Garcha, D. S.
Chronic obstructive pulmonary disease (COPD) is defined by irreversible airflow limitation, usually caused by exposure to noxious particles or gases. COPD patients suffer from chronic daily symptoms, and may occasionally suffer acute exacerbations – episodes in which there is a worsening of symptoms above day-today levels. Exacerbation aetiology is variable and controversial, although infection and air pollution are believed to play a part. Certain bacterial pathogens, known as typical airway bacteria, are found with high prevalence in individuals at exacerbation. The burden of other airway bacteria is currently ill-defined. This study initially compared microbiological culture with quantitative PCR for detection of three commonly identified airway bacteria in COPD, Haemophilus influenzae, Streptococcus pneumoniae, Moraxella catarrhalis (typical airway bacteria). Quantitative PCR was utilised to establish prevalence and load of these species at stable, exacerbation and exacerbation recovery states. Typical airway bacterial prevalence and load was assessed against a range of clinical factors in COPD. Additional quantitative PCRs examined the prevalence and load of atypical airway bacteria (Chlamydophila pneumoniae, Legionella pneumophila, Mycoplasma pneumoniae) and the entire bacterial microflora of the lungs. My original contribution to knowledge is that higher load of typical airway bacteria is associated with higher levels of systemic inflammation and airflow limitation in both stable and exacerbated COPD. For the first time it has also been demonstrated that airway microbiome load is not associated with airflow limitation or systemic inflammation changes, providing evidence that typical airway bacteria in particular are contributing to disease severity. Atypical airway bacteria prevalence in COPD was negligible. The investigations in this thesis highlight the need for rapid antibiotic therapy in exacerbations where typical airway bacteria presence is suspected or confirmed. Furthermore, prophylactic antibiotic therapy should be considered for stable COPD patients with confirmed typical airway bacterial presence, as a means of reducing inflammation and airflow limitation.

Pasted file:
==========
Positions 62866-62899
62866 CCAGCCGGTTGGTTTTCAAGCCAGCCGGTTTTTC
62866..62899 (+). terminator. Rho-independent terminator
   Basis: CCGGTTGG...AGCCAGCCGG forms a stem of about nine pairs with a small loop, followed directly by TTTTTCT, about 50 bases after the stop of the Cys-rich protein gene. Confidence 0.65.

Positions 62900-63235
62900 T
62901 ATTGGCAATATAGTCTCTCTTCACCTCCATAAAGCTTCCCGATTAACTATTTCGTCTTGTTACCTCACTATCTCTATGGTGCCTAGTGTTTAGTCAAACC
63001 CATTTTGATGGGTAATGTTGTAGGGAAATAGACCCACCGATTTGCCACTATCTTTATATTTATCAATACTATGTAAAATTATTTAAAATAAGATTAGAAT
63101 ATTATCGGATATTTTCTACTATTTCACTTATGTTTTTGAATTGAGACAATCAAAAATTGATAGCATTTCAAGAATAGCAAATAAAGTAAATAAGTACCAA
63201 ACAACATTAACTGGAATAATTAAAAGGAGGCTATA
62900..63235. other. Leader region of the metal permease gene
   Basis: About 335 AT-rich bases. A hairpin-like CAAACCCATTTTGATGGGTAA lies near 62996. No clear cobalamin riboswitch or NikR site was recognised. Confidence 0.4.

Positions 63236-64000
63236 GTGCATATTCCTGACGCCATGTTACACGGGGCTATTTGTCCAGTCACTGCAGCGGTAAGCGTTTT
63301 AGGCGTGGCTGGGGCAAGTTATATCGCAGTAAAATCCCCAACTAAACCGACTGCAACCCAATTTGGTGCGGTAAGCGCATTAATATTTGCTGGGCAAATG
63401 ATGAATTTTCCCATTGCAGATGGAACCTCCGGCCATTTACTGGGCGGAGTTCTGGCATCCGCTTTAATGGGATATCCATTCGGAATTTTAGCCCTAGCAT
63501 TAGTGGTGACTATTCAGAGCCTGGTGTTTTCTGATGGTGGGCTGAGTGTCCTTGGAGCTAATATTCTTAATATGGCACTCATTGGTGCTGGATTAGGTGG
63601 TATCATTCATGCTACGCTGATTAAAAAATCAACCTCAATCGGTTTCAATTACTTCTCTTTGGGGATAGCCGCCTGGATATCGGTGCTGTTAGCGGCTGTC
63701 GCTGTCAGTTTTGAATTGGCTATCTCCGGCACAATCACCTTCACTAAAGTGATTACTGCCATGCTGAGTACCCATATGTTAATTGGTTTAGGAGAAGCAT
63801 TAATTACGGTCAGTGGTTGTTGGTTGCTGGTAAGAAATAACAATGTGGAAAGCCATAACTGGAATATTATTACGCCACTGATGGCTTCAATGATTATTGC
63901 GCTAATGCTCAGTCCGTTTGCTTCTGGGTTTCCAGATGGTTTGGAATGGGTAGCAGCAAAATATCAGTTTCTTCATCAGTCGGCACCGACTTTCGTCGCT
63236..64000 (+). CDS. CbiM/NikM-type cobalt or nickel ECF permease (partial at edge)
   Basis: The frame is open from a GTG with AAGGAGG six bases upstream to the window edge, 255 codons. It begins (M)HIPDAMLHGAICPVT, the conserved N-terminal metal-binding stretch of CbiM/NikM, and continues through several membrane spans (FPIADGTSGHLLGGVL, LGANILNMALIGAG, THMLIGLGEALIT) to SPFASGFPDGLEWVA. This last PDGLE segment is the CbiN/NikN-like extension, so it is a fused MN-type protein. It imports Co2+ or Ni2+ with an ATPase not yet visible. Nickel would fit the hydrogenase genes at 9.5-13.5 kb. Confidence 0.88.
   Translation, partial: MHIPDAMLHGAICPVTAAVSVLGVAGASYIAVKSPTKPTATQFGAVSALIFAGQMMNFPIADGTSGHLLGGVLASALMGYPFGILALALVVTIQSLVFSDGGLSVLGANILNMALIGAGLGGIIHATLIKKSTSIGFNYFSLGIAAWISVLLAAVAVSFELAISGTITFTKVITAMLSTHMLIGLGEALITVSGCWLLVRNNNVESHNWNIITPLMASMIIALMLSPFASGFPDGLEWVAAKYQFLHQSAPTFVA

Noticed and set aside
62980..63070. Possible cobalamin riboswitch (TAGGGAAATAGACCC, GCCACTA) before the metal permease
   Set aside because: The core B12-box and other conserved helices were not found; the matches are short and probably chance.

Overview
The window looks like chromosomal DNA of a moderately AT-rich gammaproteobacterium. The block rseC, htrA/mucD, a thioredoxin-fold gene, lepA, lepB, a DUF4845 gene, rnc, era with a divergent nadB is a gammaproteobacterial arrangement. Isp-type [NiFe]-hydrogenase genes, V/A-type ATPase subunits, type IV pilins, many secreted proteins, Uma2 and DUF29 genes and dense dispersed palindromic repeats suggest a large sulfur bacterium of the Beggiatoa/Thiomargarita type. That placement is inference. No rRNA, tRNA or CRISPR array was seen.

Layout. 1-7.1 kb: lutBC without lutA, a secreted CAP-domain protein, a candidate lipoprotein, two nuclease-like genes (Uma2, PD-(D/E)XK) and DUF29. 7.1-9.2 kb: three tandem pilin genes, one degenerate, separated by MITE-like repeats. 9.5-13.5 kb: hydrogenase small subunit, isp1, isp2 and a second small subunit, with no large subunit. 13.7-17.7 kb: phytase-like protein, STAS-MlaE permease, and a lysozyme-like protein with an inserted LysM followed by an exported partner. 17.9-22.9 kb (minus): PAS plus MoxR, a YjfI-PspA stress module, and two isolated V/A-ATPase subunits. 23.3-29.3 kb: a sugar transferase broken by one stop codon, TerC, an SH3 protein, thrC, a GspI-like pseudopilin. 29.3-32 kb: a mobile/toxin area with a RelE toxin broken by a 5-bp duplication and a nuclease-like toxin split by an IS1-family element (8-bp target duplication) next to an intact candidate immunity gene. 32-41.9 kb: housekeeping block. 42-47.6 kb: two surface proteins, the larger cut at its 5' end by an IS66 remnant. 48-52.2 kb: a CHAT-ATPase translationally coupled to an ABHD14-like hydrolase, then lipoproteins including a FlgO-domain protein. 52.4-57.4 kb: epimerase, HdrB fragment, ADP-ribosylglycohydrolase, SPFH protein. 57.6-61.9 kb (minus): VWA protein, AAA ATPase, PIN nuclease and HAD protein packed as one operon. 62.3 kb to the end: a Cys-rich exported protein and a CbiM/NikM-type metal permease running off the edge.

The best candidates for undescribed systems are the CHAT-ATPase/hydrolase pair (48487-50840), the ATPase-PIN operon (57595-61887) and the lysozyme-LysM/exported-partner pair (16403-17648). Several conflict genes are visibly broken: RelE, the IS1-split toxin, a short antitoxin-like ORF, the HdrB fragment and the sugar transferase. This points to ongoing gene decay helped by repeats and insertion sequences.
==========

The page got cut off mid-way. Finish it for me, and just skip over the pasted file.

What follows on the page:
Johns, R. H.
Persistent local activation of the coagulation cascade typifies tibroproliferative lung disorders such as idiopathic pulmonary fibrosis and the acute respiratory distress syndrome. In addition to its role in coagulation, thrombin exerts potent pro inflammatory and pro-flbrotic effects via activation of its major cellular receptor proteinase-activated receptor-1 (PARi). In this thesis, the relevance of PARi activation to inflammation and fibrosis in a model of lung injury and fibrosis based on the intra-tracheal instillation of bleomycin was examined. Lung inflammation and fibrosis were substantially attenuated in PARi-deficient mice. The attenuated inflammatory response was manifest by substantial reductions in bronchoalveolar lavage protein content, total leukocyte numbers, and lung levels of the chemokine CCL2. The attenuated fibrotic response was manifest by a reduction in lung collagen accumulation of around 60%, and reduced mRNA and/or protein levels of the pro- fibrotic mediators connective tissue growth factor (CTGF) and transforming growth factor-beta-1 (TGF-beta1). These data suggest that PAR may promote inflammation and fibrosis, at least in part, via the expression of CCL2, CTGF, and TGFbeta1. Further studies demonstrated prominent immunostaining for PAR on lung epithelial cells following bleomycin injury, consistent with these cells being a potential source of PARi-dependent secondary mediators in the injured lung. Widespread epithelial injury is a prominent feature of fibroproliferative lung disorders, in which hyperplastic activated epithelial cells represent a major source of pro-inflammatory and pro-fibrotic mediators. The effect of PARi activation on lung epithelial expression of CCL2, CTGF and TGFbeta1 was therefore examined in vitro. Exposure to both thrombin and the PARi agonist peptide TFLLR-NH2 substantially increased mRNA levels of CCL2 and CTGF, but not TGFbeta1 in A549 and BEAS-2B human lung epithelial cells. Increases in CCL2 and CTGF mRNA levels in response to thrombin were attenuated with the PARi antagonist RWJ-58259. PAR 1-dependent increases in CCL2 and CTGF mRNA are apparently protein kinase C-dependent since increases in response to TFLLR-NH2 were inhibited by the protein kinase C inhibitor Ro-31-8425. Increases in CCL2 and CTGF mRNA in response to PARi activation were mirrorred by comparable increases at the protein level. Taken together, these data suggest that epithelial cells may represent a source of PARi-dependent pro-inflammatory and pro-fibrotic mediators following lung injury.